Five ways to stand out in front of investors

With more than five million small businesses estimated to be operating in the UK, standing out from the crowd has never been more important.

After securing investment from Google’s Black Founders Fund for her sports recovery startup MyoMaster, Lottie Whyte went on Dragons’ Den with her husband Joe Gray and secured £100,000 investment from Gary Neville and Sara Davies. Here, Whyte shares her advice for nailing your pitch to investors. 

1. Make it personal 

The most powerful outreach and pitches are personal. You can stand out head and shoulders above the rest by doing thorough research on investors. It allows you to make elements of your pitch feel personal to them, referencing other similar businesses they have invested in, or parts of their background that could add value specifically to the type of business you are building.   

When we pitched on Dragons' Den, I'd stalked all of the Dragons on Instagram. I knew that Sara loves Parkrun and in the pitch I talked about how she could use our products after her Saturday Parkrun, and she responded so positively to that. It just goes to show that a personal touch can go a long way.   

2. Run a process

The best pitchers run an efficient process. This is something that not enough people looking for investment do well, and it is an amazing way to stand out. It sends a message that you are serious and organised, whilst giving signals about how you will run your company.

You should run your investment process like a sales manager would run his pipeline. By inputting everyone you reach out to into a spreadsheet, with details of their interests, you can keep track of when you last emailed them and follow up at regular intervals.

I recommend having your documents in place and getting your data room ready with all the relevant information that an investor may want to see after your first process, including employment contracts, forecasts, and investment documents. 

If there is going to be a long gap between them agreeing to invest and the paperwork being circulated, ensure you keep them up to date with regular updates on how both the investment round and the business is progressing. 

3. Remember a NO is not permanent

An investor that you pitched to on your first round at a very early stage might say no but it doesn't have to be forever. If you keep a database of everyone you pitch to who doesn't come on board, you can send them a quarterly update and share how the business is progressing.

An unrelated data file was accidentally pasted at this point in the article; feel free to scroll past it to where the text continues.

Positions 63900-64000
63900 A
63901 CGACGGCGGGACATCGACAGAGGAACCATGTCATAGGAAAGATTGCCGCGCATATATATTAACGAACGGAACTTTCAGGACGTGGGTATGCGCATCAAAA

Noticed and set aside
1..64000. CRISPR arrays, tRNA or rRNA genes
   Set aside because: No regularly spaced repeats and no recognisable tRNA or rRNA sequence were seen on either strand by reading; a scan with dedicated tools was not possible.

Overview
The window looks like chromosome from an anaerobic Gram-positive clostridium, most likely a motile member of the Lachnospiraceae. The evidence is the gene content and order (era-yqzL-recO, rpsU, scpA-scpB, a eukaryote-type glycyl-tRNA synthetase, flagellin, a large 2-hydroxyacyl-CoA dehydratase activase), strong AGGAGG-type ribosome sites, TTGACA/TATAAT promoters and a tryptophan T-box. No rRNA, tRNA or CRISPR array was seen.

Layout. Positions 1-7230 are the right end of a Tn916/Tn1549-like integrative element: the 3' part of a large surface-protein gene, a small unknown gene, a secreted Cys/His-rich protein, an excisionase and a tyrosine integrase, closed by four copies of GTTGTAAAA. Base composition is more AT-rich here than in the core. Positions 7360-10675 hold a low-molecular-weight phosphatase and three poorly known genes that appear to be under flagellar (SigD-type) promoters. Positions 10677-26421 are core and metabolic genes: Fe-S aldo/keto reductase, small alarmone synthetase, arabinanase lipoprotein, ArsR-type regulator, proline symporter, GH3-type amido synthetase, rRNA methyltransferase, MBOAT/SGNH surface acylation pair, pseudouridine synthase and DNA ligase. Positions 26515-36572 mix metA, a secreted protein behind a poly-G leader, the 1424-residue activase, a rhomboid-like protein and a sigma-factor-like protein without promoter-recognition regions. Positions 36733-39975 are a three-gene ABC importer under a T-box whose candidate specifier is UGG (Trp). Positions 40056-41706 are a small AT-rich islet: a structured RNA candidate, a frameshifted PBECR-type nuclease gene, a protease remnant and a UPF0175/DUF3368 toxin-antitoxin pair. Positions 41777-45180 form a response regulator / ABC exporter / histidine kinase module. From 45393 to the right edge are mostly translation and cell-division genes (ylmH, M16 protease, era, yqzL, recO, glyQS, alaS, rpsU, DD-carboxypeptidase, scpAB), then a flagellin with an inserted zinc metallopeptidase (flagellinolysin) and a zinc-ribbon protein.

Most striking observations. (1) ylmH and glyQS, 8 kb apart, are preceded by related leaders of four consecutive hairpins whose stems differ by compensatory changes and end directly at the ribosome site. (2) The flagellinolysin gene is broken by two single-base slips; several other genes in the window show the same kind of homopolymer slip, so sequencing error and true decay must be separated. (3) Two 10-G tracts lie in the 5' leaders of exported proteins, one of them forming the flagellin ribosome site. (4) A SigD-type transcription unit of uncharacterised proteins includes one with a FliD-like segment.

That will keep you front of mind and is something that 99% of others are not doing. As a result, those investors will often come back around as they have a front row seat to your growth.  

4. Know your numbers

This is incredibly impressive to prospective investors. You need to really demonstrate your understanding of the numbers that move the needle in the business and the impact this investment is going to have. 

This has to be beyond topline forecasts, you have to understand what the financial drivers of your business are to being successful and whether you will need further investment. 

It doesn't matter if these numbers change in the future, it matters that you can demonstrate your understanding.  

5. Build Your Brand 

In the early stages of business, investors are deciding whether they should back you as an individual as much as they are looking at your business. Building your personal brand can put you streets ahead in this department. 

You can connect with investors and build your reputation with them before you even start reaching out to them, which is much more impactful than a cold intro. Imagine walking into a room with an investor who has seen you posting updates about your exciting journey, you’re automatically at an advantage. LinkedIn is the best platform for this, followed by X.

Once you have done an initial pitch it's really powerful if the investor can then see you posting updates and insights, and this helps to move them across the line. At least three of the investors on my cap table have told me after they met with me for an initial pitch that watching my LinkedIn content played a part in them coming on board.

Startup Details

Startup Details



MyoMaster was created by Joe Gray and Lottie Whyte with one goal: to revolutionize sports recovery. Their massage guns, compression therapy devices and portable ice baths provide effective recovery solutions to fitness enthusiasts around the world.

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    Lottie Whyte, Joe Gray
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